I've put up a C++ class for
generating Voronoi diagrams. The
algorithm is a modified version of Steven Fortune's sweep
line algorithm. Steven very kindly put his algorithm on his website in
C code. However, this merely printed information to the screen, and
also suffers from severe memory leak issues. I've fixed these up, and
encapsulated the code in a class, VoronoiDiagramGenerator. The
two files are VoronoiDiagramGenerator.h
bool generateVoronoi(float *xValues, float *yValues, int numPoints, float minX, float maxX, float minY, float maxY, float minDist=0); This takes two float arrays with the occupied points in the map. Obviously enough, xValues corresponds to yValues, and so on. numPoints specifies the size of the two arrays - the 2 arrays must of course be the same size. minX, minY, maxX, maxY specifies the bounding box around the map, so that any lines with less than 2 end points are clipped instead of extending to infinity, and are pretty self explanatory. minDist specifies the minimum distance that must be between two occupied points for an edge between them to be accepted. This is required, since the voronoi algorithm doesn't see occupied points as grid cells - just as infinitely small points. Therefore, if this is set to 0 it will place edges between adjacent occupied cells - note that this is the correct behaviour for pure voronoi algorithms. If you set it to sqrt(8) + 0.1 , then you'll be guaranteed that there will be at least one unoccupied cell between two cells since the distance between points (0,0) and (2,2) is sqrt(8).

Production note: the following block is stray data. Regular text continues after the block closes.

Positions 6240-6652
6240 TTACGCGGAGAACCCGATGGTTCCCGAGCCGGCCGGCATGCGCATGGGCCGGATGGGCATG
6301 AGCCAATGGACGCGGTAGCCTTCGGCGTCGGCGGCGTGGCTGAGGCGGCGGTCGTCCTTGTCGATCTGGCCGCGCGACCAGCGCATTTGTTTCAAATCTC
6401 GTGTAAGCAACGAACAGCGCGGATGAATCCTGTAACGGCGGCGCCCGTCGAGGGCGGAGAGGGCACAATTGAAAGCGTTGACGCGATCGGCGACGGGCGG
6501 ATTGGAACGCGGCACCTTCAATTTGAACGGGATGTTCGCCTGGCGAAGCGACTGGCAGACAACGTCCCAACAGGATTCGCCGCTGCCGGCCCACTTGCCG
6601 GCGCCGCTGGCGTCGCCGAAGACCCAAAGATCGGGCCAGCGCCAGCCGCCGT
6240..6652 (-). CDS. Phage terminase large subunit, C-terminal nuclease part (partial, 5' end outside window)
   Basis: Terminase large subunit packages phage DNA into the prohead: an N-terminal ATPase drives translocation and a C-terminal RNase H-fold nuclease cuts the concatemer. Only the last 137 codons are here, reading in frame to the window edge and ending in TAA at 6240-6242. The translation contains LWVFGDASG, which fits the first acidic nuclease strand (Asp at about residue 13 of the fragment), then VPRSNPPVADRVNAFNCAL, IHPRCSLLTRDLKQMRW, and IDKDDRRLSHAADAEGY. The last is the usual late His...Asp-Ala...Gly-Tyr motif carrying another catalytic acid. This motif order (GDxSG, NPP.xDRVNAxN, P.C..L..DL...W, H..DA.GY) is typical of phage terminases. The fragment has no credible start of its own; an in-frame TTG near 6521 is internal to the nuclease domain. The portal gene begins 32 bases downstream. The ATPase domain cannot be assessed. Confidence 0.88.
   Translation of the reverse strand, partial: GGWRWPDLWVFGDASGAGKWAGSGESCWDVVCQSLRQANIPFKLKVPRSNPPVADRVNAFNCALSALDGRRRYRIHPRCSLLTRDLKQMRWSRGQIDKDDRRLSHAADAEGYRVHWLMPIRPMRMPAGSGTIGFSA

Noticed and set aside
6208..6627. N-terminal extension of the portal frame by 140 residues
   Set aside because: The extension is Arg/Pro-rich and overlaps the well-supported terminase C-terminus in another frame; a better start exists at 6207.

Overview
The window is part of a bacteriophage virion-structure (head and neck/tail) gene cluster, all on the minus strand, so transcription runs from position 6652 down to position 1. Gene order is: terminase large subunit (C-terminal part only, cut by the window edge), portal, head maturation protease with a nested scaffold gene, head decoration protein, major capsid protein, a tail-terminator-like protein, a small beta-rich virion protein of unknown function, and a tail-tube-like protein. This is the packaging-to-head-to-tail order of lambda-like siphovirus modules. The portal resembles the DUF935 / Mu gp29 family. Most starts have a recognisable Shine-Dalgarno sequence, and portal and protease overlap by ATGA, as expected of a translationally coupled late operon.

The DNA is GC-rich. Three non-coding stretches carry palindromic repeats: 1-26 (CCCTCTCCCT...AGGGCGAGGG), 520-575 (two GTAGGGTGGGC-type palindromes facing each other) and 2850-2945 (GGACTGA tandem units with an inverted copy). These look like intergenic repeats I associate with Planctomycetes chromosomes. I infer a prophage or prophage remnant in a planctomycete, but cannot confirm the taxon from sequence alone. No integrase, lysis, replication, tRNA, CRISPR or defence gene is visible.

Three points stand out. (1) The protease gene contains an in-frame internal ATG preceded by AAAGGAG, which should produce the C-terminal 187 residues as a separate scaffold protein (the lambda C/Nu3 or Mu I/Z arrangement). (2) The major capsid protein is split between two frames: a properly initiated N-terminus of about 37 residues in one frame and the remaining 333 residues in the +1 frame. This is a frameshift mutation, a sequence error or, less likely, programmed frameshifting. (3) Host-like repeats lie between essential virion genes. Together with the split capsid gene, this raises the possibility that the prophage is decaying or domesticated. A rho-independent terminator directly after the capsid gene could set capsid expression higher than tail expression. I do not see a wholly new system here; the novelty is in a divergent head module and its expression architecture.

void resetIterator()This must be called before you start iterating through the edges - it makes the internal pointer point to the head of the list.
bool getNext(float& x1, float& y1, float& x2, float& y2)This gets the next edge. The four parameters are passed by reference and are overwritten. The method returns true if an edge was returned, false if you've reached the end of the list.
A sample usage is provided in the file voronoi_main.cpp
A more recent version of the VoronoiDiagramGenerator is available as part of the MapManager open source project on Sourceforge. As well as being able to generate voronoi diagrams, it can also generate Delaunay triangulations, identifies the points where voronoi edges meet, as well as identifying the overall edges in the voronoi graph (rather than simply all the smaller individual lines). You can access it at http://www.sourceforge.net/projects/mapmanager
MapViewer can turn a grid, or pixel, based map into a map of vectors using some filtering techniques and the voronoi algorithm provided above. Click HERE for the Microsoft Word explanation of the algorithm, or HERE for the Adobe Acrobat version.
|3||Stephan Fortune (upon whose sweep-line algorithm MapViewer's voronoi algorithm is based) wrote some documents detailing the algorithm. Click HERE for the first document, and HERE for the second.|
|4||Click HERE for a PowerPoint slide presentation on the Sweep-Line Voronoi algorithm.|
|5||Click HERE for
a paper on the pruning of Voronoi diagrams using a method called
|6||Paper I wrote on how to convert grid maps to vector maps in Word or in Adobe PDF|